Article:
Writings

The Desert Walker


To walk in the desert...
Igor sometimes likens the yogic path as walking in the desert. I like that metaphor, I think that the longer we stay steadfast in our intention to live without blindfolds the closer we get to that desert. In the beginning, when we just stretch, bend and breathe, before we fully grasp the extent of what our undertaking, we keep ourselves in the outskirts of the sandbanks and hold on to certain elements of security. Community, shared perception, ties, routines, memberships, savings... a general sense of belonging that provides a soft cushioning as we start getting closer to our ourselves and our issues. At a certain point, we need to break free from those as well, not necessarily erasing all that we've built, but making our life choices more authentically' us-like', regardless of fear, public opinion and what is expected of us. Once we start considering life from that more 360 view there are no more nets to hold us in the illusion of safety and then, all of a sudden, we find ourselves with nothing to grasp to as far as we can see, only the very instable, unpredictable ground beneath our feet serving as a form of reference. A ground that starts burning should we become paralyzed by the open space around us.

This middle age of yoga that I find myself in, has propelled me in to that desert. I look around me and find that the older I get, the more odd my life in comparison with others becomes. The choices that I shared with many in my youth, now seem more singular and unusual and although that most of the time feels like the only thing I could possibly do, it also feels frightening and sometimes even a bit insane. But I am trusting that insane besides officially meaning crazy also reads as in-sane, as sane from within, which in this old world of neurotic behaviour, obviously makes you differ from the norm...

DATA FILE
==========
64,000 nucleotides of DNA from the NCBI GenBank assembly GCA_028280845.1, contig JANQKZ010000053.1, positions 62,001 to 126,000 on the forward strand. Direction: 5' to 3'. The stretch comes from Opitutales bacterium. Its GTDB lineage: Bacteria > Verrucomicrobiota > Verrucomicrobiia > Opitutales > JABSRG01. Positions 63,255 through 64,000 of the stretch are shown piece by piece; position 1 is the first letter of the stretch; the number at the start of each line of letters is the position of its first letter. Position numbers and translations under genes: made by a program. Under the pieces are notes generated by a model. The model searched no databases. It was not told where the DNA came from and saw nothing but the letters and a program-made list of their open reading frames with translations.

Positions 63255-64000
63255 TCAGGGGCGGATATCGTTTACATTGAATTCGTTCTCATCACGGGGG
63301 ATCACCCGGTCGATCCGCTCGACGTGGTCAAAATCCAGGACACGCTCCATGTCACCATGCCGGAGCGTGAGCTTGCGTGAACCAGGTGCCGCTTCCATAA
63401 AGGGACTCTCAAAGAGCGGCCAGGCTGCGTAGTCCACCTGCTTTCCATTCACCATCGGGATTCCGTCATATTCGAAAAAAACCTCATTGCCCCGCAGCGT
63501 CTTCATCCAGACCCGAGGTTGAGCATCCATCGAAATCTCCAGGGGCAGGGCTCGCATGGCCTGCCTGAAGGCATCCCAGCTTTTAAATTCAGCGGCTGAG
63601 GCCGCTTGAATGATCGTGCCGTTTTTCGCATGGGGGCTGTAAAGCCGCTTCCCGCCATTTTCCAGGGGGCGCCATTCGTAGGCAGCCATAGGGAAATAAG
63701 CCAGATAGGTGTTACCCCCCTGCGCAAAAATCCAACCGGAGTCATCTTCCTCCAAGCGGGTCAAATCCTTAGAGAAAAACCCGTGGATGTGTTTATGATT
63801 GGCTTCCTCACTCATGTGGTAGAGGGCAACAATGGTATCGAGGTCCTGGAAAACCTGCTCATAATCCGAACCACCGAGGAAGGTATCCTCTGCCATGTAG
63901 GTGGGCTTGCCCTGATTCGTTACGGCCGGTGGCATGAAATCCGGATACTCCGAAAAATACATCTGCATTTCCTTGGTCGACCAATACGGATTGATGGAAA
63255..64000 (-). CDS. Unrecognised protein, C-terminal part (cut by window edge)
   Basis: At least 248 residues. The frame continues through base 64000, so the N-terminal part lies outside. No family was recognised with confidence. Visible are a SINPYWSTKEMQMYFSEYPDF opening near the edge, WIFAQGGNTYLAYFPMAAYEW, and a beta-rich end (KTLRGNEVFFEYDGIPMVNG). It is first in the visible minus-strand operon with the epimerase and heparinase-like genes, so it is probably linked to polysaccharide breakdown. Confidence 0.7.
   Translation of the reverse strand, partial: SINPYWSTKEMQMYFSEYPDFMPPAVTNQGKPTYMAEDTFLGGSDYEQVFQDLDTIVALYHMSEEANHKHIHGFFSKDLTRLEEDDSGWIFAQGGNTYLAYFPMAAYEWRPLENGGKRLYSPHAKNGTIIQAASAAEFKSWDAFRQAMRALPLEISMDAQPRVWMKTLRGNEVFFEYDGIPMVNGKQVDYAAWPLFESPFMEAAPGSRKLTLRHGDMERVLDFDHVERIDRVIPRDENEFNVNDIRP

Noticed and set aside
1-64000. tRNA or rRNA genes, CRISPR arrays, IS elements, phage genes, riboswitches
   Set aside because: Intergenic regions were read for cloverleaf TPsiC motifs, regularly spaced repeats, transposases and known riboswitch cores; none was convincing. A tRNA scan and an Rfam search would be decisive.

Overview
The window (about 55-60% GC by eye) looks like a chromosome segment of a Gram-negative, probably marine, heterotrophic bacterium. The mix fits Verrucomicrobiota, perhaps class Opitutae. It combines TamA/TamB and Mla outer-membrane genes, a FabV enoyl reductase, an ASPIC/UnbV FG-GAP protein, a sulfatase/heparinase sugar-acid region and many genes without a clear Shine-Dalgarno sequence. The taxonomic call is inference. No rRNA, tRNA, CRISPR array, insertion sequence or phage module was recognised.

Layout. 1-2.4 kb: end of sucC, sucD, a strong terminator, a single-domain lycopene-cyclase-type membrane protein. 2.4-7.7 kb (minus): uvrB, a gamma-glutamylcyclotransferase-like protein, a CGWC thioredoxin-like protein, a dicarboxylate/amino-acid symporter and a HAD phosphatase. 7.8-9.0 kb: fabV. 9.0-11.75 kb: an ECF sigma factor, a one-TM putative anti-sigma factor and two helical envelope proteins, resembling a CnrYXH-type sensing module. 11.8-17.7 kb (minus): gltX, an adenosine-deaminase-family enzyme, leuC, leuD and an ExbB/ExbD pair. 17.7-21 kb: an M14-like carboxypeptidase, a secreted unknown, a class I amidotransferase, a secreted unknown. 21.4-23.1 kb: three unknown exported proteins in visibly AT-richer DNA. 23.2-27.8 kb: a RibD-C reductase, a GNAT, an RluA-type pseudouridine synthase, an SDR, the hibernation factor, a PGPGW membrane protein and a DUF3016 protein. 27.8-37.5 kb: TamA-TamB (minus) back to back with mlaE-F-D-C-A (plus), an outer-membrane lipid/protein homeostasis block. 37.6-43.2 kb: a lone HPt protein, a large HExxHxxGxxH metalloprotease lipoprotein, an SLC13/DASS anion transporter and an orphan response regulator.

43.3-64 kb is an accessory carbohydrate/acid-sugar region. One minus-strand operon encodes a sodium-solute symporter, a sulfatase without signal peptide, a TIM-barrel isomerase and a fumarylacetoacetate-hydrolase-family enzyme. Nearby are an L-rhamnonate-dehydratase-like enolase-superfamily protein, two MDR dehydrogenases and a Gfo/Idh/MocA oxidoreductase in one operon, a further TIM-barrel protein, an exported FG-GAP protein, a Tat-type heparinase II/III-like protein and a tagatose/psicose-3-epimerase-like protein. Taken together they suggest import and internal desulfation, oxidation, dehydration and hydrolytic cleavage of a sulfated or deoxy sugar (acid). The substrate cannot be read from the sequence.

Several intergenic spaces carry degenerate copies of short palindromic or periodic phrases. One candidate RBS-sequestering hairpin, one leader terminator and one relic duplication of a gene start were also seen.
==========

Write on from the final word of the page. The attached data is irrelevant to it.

The desert makes us in-sane, it pulls us apart from the general public and needs us to look within for directions and answers for courage, resilience and stride. The uncertainty of open space breaks our hearts, and softens it's edges until we like the ground beneath us learn how to accomodate the weight placed upon it by strengthening and yielding simultaneously. It's the walk of the yogi, it's mine and if you see what I see, it's also yours, and although we can't see eachtother from where we are, it's good to know that you are out there, my desert walker reader.

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